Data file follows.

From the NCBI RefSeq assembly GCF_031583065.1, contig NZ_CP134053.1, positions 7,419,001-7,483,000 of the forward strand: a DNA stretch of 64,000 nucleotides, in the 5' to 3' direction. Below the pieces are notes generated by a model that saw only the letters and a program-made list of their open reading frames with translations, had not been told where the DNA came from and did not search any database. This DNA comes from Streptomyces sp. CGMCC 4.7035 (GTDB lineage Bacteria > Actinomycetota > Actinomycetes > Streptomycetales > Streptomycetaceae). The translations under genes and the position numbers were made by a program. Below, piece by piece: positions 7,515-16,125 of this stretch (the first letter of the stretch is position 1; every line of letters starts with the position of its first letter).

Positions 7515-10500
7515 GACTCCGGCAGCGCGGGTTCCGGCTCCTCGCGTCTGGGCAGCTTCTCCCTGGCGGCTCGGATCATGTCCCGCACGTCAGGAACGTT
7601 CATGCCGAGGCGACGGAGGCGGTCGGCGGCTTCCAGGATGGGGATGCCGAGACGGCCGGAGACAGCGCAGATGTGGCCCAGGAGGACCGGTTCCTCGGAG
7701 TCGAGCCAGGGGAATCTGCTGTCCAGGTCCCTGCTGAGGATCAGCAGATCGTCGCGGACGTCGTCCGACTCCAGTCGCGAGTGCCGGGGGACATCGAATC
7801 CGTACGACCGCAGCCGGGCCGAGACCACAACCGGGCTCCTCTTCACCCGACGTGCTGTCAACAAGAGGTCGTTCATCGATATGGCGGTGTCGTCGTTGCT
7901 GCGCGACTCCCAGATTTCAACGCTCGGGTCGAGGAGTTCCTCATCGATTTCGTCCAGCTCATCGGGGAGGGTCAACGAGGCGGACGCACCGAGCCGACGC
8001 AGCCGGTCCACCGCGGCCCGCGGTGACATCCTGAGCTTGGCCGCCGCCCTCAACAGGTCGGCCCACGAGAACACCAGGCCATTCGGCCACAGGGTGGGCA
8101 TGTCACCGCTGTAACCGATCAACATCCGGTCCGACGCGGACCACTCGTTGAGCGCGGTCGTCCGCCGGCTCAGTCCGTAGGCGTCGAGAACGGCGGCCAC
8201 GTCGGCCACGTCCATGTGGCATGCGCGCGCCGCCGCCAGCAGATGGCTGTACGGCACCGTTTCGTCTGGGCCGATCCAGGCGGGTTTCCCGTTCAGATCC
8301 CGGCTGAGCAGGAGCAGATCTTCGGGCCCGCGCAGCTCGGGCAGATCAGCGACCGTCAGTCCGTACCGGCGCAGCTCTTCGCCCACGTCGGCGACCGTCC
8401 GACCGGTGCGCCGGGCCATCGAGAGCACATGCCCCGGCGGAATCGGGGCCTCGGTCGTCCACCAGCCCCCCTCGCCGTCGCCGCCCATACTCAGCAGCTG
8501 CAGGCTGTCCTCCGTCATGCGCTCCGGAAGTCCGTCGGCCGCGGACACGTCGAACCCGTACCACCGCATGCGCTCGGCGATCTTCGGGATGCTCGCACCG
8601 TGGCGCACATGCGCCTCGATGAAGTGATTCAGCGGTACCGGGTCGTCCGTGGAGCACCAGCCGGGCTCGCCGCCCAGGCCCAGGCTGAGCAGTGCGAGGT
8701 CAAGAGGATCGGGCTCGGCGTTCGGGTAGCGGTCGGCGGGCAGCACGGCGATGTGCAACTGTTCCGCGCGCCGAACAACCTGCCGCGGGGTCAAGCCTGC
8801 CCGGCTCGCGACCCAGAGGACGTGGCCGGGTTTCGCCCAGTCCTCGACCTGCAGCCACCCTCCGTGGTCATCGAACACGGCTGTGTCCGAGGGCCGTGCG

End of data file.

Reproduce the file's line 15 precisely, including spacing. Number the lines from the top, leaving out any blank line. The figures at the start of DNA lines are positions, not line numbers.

8701 CAAGAGGATCGGGCTCGGCGTTCGGGTAGCGGTCGGCGGGCAGCACGGCGATGTGCAACTGTTCCGCGCGCCGAACAACCTGCCGCGGGGTCAAGCCTGC